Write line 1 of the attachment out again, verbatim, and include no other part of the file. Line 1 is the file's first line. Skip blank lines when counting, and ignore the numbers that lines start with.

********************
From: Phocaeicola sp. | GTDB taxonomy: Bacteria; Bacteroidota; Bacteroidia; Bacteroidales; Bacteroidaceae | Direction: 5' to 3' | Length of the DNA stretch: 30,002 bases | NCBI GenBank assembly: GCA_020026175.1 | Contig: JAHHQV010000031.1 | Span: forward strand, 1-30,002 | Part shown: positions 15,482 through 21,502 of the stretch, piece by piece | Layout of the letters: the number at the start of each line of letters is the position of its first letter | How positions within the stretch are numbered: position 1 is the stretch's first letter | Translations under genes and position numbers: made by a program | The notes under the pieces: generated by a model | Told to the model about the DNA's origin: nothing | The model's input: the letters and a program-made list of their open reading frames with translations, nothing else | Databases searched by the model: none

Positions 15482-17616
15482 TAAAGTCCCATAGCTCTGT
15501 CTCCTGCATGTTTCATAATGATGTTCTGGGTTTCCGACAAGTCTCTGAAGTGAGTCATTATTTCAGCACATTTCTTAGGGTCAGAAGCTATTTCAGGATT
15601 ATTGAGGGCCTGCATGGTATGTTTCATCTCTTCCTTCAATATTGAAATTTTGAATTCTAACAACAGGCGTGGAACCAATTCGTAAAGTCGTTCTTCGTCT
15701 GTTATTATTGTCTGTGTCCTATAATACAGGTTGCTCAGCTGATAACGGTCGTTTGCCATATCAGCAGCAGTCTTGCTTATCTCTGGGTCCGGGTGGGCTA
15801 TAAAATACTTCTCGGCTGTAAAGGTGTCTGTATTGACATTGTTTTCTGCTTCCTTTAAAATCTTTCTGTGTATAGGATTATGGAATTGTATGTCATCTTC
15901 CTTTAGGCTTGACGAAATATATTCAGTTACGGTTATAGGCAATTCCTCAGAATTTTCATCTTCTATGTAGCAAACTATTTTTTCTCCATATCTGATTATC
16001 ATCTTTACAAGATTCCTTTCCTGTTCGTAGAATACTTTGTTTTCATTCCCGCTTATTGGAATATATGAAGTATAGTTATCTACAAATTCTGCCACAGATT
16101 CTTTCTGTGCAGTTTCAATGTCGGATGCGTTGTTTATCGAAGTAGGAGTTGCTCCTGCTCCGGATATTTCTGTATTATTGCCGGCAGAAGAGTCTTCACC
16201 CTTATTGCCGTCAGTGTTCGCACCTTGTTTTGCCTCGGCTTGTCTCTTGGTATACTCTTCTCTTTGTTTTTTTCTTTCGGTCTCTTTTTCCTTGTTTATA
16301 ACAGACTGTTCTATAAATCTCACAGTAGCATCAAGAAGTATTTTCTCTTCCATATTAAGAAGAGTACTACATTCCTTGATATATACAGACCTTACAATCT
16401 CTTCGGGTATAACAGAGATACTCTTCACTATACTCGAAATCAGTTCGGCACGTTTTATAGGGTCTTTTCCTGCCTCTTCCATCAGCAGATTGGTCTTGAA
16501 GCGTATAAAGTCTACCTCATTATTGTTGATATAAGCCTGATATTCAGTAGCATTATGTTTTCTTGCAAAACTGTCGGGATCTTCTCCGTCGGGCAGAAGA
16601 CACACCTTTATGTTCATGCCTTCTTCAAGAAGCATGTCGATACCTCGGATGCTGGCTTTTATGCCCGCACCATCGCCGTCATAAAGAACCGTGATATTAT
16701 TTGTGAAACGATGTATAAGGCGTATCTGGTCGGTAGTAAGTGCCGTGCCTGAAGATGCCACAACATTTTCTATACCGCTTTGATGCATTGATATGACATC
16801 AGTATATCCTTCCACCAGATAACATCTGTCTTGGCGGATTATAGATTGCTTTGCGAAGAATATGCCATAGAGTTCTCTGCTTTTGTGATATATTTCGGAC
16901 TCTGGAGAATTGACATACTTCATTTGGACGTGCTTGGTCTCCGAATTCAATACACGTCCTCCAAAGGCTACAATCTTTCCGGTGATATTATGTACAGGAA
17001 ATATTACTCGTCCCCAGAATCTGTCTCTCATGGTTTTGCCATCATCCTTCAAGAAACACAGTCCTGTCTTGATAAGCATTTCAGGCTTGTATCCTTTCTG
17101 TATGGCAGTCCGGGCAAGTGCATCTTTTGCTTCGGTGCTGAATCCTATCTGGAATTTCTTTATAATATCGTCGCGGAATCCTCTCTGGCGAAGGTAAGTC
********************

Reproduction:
From: Phocaeicola sp. | GTDB taxonomy: Bacteria; Bacteroidota; Bacteroidia; Bacteroidales; Bacteroidaceae | Direction: 5' to 3' | Length of the DNA stretch: 30,002 bases | NCBI GenBank assembly: GCA_020026175.1 | Contig: JAHHQV010000031.1 | Span: forward strand, 1-30,002 | Part shown: positions 15,482 through 21,502 of the stretch, piece by piece | Layout of the letters: the number at the start of each line of letters is the position of its first letter | How positions within the stretch are numbered: position 1 is the stretch's first letter | Translations under genes and position numbers: made by a program | The notes under the pieces: generated by a model | Told to the model about the DNA's origin: nothing | The model's input: the letters and a program-made list of their open reading frames with translations, nothing else | Databases searched by the model: none